Bringing up race isn’t racist
race isn’t racist
A high school teacher of mine had a motto: “Facts, not fluff.” I would like politicians in this country to adopt a similar motto: “Facts, not vilification, obfuscation, or bald-faced lies.”
A Newport city representative, Duncan Kilmartin, was recently accused of being racist when he cited statistics comparing student achievement in Vermont and Texas. He said that when controlled for race, the scores for Texas were better. I am heartily annoyed that another representative (Jean O’Sullivan) used this as an opportunity for name-calling instead of engaging in a discussion of the facts. Hey, people: It is not racist to mention race.
Was Kilmartin trying to promote the bogus old narrative of school “failure,” or was he simply trying to caution us not to rest on apples-to-oranges laurels? Either way, it was wrong for O’Sullivan to vilify him.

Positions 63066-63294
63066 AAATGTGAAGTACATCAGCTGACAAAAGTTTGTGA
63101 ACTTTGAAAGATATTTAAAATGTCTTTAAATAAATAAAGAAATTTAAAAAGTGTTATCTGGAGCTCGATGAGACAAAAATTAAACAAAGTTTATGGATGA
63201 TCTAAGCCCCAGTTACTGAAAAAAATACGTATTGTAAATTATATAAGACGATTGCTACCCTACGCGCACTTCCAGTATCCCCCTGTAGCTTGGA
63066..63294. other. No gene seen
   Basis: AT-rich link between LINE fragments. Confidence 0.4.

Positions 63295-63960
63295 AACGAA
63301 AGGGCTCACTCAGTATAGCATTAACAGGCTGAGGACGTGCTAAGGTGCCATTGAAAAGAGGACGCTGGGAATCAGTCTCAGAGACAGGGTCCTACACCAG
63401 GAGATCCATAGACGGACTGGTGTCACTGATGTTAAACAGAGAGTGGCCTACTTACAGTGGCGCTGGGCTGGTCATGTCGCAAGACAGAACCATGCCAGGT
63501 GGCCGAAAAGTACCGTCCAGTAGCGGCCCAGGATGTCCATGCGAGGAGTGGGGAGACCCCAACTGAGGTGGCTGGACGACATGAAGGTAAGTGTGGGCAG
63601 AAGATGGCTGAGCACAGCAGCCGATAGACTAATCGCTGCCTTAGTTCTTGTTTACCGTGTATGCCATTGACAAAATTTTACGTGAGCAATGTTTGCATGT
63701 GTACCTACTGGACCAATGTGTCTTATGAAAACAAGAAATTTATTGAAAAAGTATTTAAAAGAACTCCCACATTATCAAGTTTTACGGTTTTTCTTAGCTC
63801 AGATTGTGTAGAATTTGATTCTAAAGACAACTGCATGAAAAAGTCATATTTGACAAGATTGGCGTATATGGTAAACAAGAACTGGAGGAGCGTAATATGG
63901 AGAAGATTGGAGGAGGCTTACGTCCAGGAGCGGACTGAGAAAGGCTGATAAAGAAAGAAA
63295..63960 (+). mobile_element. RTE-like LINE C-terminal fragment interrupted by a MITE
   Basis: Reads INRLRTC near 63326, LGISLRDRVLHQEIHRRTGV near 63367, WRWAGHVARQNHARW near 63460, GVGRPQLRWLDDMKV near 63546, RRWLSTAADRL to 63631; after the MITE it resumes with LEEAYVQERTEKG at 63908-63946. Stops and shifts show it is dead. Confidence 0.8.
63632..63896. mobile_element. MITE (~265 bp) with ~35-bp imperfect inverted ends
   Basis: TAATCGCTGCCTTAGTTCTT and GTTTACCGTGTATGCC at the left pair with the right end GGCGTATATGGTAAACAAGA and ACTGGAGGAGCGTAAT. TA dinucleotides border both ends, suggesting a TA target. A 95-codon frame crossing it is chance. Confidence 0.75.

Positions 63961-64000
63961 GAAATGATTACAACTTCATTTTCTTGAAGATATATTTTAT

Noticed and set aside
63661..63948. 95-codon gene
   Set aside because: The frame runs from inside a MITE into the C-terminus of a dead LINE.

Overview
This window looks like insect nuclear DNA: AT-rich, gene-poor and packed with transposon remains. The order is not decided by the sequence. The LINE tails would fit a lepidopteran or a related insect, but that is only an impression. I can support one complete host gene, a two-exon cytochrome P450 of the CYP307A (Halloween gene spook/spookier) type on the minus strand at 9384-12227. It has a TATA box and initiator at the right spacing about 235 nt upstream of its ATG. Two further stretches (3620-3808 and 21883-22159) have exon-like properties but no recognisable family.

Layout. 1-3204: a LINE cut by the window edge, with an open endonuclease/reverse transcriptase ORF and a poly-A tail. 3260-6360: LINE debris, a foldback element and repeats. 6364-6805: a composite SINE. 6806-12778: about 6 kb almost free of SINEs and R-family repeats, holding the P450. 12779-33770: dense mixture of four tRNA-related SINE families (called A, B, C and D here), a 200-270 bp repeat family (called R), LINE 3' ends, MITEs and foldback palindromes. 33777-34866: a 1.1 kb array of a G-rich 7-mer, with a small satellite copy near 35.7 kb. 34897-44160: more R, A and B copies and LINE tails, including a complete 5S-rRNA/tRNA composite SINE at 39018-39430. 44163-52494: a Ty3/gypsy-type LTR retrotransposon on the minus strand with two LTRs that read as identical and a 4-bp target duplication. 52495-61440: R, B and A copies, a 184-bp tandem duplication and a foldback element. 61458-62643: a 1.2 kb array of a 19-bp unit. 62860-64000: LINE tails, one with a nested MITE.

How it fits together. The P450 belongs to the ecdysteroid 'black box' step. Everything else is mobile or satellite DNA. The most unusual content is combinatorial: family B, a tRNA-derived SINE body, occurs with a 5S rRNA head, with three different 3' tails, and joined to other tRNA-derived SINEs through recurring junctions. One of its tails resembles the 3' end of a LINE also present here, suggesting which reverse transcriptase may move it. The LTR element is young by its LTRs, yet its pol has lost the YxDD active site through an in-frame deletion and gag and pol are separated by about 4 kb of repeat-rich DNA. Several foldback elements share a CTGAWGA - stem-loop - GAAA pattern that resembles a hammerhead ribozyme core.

The fact is, Kilmartin was right. White students in Texas do slightly outperform Vermont students on the NAEP test and high school graduation rates. On the other hand, Vermont does a better job educating poor students than Texas does; we are near the top of the nation in our ability to teach children of poverty. So who’s the winner here? Do we even need one? More important than either of these facts is that both Texas and Vermont are improving. Educators spend their time trying to learn from each other, not compete with each other, and the result is better outcomes for all.
I’d like to see a worldwide democracy test. In addition to measuring voter participation, each nation’s politicians would be judged based on measurable outcomes such as the economic, physical and mental health of its citizens. Pay for politicians would be adjusted based upon these outcomes, as well as on such observable qualities as ability to listen to and understand opponents, number of lies told, number of lies believed, etc. Talk about failure — something tells me the U.S. would be on the bottom of the heap.